I have always gone to church. Always. I was born into the church of my parents and grandparents and was baptized there. Throughout my childhood my family and I were at church every Sunday. My siblings and I received awards for perfect attendance every September on Rally Day. Once I fell down our basement steps about thirty minutes before we were to leave the house for church. I tore my panty hose, bruised my elbow and skinned both knees. We went to church anyway. But it was never a burden or an onerous obligation. I loved church. I loved Sunday school. I loved vacation Bible school in the summertime. And I loved God and Jesus.
The church I grew up in, the church where my grandparents and parents were married, the church where I was married and my children were baptized, is a very old church. Founded in 1770, with construction completed in 1776, the church is visible somewhere in the background of every historic photograph of my hometown. Its steeple served as a lookout point during the Civil War. To me, a girl whose presence in the congregation began nearly two hundred years into the church’s history, it seems as if it has always been there. Certainly it has always been in my life.
That church was a second home to me. It is astonishingly beautiful, full of stained-glass windows by Tiffany and boasting a Moller pipe organ. The pews have velvet-covered cushions and the Communion cups are tiny pewter goblets. There are mosaics and a vaulted arch and candelabra that hold smooth white candles. It is stunning, awe-inspiring, and humbling. It was in this church that I experienced, as a young child, my first numinous emotions, although I didn’t understand what they were, didn’t have words to describe them and didn’t know there was a name for such deep feelings until I took an anthropology course as a college freshman.
I loved my church life. There was a poetry and a mysticism to the words of the Scriptures, to the liturgy and to the order of worship we followed. I loved returning to our pew from the Communion rail with my parents, after they received the sacrament and I received a blessing. My mother would turn to kiss me and I would smell the red wine on her lips and feel very much at peace. By the time I was six or seven I had the service memorized. Most merciful God, we confess that we are in bondage to sin and cannot free ourselves . . .
How comforting it was to know that I had no power to save myself, that my salvation is out of my hands and already promised by the unimaginable sacrifice of Jesus. How calming and steadying to be surrounded by a community of believers, to grow up with teachers and choir directors and youth ministers and fellow congregants who loved me and cared about what happened to me.
For many years I have lived approximately ninety miles, one way, from the church of my youth. I attend services there whenever I can but it is not often. Every time I do, it is like coming home. There is a certain smell to the building that defies description. It is not a bad smell, nor is it a floral smell. It is not the smell of cleaning products or mustiness or old books or even of candles and melted wax. It is just what it is and I would recognize that smell, in the dark, one hundred years from now. The interior of the sanctuary has not changed at all. It could be 1975 or 1983 or 2006 every time I step inside. It feels familiar, comfortable, eternal.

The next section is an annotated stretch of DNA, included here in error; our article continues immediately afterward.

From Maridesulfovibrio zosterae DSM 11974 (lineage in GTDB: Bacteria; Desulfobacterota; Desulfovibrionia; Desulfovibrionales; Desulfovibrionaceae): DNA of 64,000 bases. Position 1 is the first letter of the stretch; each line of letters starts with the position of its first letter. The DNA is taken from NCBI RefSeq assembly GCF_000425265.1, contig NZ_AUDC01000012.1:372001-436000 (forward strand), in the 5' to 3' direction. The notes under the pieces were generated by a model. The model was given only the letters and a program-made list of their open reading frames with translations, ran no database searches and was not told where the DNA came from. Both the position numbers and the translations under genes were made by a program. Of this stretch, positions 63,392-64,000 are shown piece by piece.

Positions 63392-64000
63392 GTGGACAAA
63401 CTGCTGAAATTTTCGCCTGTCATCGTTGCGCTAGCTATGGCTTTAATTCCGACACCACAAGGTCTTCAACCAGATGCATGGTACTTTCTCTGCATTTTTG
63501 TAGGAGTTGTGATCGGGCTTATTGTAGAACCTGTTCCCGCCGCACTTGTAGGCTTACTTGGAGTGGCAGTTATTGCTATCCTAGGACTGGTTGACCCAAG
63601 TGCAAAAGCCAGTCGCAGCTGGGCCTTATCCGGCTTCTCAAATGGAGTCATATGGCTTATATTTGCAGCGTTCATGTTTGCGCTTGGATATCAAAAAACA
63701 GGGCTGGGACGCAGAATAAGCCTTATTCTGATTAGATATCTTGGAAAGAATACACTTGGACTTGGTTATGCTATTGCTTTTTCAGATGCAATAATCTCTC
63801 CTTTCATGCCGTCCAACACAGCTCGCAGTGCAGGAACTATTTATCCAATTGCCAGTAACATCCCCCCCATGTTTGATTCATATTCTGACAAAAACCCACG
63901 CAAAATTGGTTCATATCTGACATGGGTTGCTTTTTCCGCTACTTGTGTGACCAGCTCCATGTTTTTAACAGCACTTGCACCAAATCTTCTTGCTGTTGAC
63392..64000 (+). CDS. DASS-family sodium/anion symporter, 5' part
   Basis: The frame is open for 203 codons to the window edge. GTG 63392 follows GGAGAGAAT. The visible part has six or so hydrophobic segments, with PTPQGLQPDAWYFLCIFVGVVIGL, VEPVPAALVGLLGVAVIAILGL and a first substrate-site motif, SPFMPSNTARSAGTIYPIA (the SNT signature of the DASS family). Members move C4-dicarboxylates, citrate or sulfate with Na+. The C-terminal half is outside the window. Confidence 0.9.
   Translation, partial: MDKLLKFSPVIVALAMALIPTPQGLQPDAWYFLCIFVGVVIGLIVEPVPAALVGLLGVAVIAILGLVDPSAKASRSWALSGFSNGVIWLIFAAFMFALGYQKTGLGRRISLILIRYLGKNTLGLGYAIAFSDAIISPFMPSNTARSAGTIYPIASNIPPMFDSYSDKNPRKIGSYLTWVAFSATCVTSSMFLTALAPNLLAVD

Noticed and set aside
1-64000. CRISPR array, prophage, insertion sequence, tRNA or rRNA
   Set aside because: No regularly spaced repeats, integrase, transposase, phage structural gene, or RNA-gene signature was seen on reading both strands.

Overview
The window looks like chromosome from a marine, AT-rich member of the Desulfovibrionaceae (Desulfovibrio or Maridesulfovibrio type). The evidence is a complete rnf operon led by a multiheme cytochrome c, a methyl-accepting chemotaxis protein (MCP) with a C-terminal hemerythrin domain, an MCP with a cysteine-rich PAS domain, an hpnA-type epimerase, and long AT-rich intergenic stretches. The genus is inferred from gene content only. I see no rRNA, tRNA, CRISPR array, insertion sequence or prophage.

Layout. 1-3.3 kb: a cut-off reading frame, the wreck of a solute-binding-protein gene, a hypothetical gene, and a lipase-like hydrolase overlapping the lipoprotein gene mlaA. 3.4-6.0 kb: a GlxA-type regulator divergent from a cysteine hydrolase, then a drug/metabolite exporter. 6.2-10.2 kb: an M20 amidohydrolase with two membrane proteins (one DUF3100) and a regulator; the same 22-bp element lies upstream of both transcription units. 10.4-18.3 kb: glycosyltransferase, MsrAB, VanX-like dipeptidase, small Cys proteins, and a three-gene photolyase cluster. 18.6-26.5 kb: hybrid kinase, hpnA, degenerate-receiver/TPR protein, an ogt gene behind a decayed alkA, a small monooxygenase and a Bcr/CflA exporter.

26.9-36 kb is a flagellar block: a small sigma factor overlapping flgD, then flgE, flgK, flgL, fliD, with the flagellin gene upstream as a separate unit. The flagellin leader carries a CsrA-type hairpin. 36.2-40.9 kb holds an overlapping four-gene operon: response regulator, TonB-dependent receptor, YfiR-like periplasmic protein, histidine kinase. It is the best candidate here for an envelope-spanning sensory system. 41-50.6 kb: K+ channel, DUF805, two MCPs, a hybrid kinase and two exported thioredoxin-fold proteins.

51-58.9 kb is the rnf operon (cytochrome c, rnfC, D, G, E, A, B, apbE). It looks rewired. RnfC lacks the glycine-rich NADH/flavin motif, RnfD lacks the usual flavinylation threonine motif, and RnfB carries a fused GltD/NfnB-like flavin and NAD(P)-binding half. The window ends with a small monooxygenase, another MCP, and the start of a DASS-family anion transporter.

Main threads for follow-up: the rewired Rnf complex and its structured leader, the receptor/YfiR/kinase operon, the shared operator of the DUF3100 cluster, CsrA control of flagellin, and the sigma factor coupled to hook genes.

Today I read the obituary of a ninety-four year old woman I have known all my life, a woman who, like me and my family, has always called that church her home. It was startling to read of her passing, to realize that the next time I attend a service there, she won’t be there. Something I have always been able to rely upon when I return to this church is the familiar faces I will see. People I have known all my life, grown-ups who taught me in Sunday school or who brought the most delicious Texas sheet cakes to church picnics in Doub’s Woods, kids I grew up with, sang in the youth choir with, served as an acolyte with. It’s true that I can’t look across the crowded expanse of Mary-Martha Hall during coffee hour after church and see my grandparents sitting together, or find an aunt or an uncle standing on the Oriental carpet drinking lemon punch from a styrofoam cup. They are all gone now. And that’s why the passing of a woman I knew so well jars me. There may well come a time when I walk into that church and no longer recognize anyone from my youth. They can renovate the bathroom, rearrange the furniture in the public spaces, change the refreshments they serve, even indulge the younger crowd with “contemporary” services and praise band theatrics, but as long as I can walk in those doors and see some of the same faces I have known since I was a baby, it will still be home. I wonder what it will feel like when I am the stranger.
This worry isn’t all-consuming. And it’s not even a worry. Not really. God has given me a home and a family, both within the church, and external to the church. I carry my memories and my love for Him inside of me. Those things cannot be destroyed or taken away, and even the passage of time will not erode them. People will come and people will go. Even the church may be gone eventually. I have been perhaps too fond of the things of this world, forgetting that the physical is far less important than the spiritual. I have the promise of my eternal home, where I will rest in Him. For we know that if the earthly tent we live in is destroyed, we have a building from God, a house not made with hands, eternal in the heavens.